What should you know about impulsive and compulsive behaviors, including gambling, reported in some people living with Parkinson’s? How can you talk to your doctor about these issues? Find the answers to these questions and more by joining PDF and Daniel Weintraub, M.D., of the University of Pennsylvania in Philadelphia, PA for a one-hour seminar on the topic.
- Understand the differences and similarities between impulsive and compulsive behaviors.
- Understand the roles that Parkinson’s itself, Parkinson’s medications, and deep brain stimulation (DBS) surgery may play in the expression of impulsive and compulsive behaviors.
- Recognize when these behaviors become a “disorder” and when it is best to bring these issues to the attention of people with Parkinson’s, loved ones and care providers.
- Learn different management strategies for the impulsive and compulsive behaviors that become a problem.
A board-certified geriatric psychiatrist, Dr. Weintraub conducts clinical research in the psychiatric and cognitive complications of Parkinson’s disease and Alzheimer's disease, and is author of more than 100 journal articles, reviews, and book chapters. He completed a National Institute of Mental Health Career Development Award titled “Depression Diagnosis and Treatment in Parkinson Disease,” and has also been Principal Investigator on grants from the VA, the Institute of Aging at Penn, the Michael J. Fox Foundation for Parkinson’s Research, and several industry-sponsored studies.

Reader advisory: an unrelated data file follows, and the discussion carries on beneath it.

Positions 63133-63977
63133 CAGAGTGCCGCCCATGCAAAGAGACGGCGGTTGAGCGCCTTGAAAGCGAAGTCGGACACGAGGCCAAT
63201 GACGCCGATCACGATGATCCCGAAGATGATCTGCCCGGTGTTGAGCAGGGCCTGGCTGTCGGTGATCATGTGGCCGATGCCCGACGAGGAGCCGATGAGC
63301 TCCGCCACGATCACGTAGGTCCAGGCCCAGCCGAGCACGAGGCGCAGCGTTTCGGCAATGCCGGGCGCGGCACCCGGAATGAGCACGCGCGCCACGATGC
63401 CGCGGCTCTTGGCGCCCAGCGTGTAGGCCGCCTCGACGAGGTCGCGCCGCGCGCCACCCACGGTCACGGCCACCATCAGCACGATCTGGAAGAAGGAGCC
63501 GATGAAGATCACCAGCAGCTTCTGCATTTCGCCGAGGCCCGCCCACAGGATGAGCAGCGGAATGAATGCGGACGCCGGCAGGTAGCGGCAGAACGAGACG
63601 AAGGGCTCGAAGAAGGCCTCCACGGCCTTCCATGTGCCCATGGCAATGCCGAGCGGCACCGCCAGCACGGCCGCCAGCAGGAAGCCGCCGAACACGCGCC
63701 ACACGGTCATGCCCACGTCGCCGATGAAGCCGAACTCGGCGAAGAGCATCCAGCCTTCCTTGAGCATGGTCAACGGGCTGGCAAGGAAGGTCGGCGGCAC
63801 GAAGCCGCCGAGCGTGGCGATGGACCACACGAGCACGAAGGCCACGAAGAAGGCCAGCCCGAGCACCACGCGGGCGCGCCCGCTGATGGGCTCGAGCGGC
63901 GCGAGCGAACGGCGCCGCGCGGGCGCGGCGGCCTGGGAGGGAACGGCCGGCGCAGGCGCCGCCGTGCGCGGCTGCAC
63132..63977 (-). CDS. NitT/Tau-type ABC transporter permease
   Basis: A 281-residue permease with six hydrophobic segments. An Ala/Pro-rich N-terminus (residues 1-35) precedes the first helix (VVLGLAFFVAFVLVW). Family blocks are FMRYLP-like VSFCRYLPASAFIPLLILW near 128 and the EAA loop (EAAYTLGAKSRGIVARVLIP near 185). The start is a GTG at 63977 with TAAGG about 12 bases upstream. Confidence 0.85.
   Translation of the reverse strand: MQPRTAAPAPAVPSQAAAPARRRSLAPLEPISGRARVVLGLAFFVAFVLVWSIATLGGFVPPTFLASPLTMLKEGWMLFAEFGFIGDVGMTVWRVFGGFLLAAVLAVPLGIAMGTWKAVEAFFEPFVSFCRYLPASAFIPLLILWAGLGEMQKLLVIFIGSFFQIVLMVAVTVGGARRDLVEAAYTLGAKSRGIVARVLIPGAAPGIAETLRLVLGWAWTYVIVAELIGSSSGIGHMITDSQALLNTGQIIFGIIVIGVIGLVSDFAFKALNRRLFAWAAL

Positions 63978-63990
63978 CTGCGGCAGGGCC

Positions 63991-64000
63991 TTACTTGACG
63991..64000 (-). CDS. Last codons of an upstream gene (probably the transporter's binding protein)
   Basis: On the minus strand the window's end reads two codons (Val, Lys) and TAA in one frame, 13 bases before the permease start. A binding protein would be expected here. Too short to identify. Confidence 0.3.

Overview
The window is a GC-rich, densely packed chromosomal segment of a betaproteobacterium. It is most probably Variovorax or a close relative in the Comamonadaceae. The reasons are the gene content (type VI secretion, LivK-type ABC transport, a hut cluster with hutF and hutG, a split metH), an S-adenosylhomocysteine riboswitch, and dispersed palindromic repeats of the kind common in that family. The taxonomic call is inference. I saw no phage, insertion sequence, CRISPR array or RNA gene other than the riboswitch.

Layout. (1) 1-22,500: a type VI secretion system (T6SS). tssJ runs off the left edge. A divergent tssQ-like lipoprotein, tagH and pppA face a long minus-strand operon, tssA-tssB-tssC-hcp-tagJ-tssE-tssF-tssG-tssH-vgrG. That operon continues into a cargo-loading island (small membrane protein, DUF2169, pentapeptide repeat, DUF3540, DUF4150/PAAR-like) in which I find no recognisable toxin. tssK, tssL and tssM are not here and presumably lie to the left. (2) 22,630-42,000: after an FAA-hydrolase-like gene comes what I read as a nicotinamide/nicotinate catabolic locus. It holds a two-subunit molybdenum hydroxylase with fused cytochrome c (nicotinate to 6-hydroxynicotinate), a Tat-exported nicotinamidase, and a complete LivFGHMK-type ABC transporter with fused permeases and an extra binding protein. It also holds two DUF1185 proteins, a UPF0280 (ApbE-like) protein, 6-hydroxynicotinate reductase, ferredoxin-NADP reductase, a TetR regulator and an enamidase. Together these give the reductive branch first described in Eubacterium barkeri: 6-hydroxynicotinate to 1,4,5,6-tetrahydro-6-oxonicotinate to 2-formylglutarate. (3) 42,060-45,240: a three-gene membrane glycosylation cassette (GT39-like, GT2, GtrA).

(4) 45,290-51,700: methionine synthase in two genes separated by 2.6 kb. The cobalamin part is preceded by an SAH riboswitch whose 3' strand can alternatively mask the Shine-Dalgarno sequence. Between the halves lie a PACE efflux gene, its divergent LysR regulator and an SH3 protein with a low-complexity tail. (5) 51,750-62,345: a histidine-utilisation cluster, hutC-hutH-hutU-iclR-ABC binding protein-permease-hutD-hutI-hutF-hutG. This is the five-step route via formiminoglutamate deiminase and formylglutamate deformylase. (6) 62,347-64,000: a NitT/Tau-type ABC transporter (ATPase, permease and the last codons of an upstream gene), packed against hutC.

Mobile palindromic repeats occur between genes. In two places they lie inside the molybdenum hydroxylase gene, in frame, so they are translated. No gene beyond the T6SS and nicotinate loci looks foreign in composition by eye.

Dr. Weintraub is on the Editorial Board of Movement Disorders, is on the Executive Committee of the Parkinson Study Group (PSG), has been a member of five Movement Disorder Society (MDS) task forces to revise and make recommendations for the assessment of cognitive and psychiatric symptoms in Parkinson’s disease, and is Chair of the Psychiatry Subgroup of the National Institute of Neurological Disorders and Stroke (NINDS) Common DataElements (CDE) project. Dr. Weintraub authored an article for PDF’s newsletter on impulsive behaviors and Parkinson’s in 2010.
He completed medical, psychiatry residency, and geriatric psychiatry fellowship training at the University of Maryland.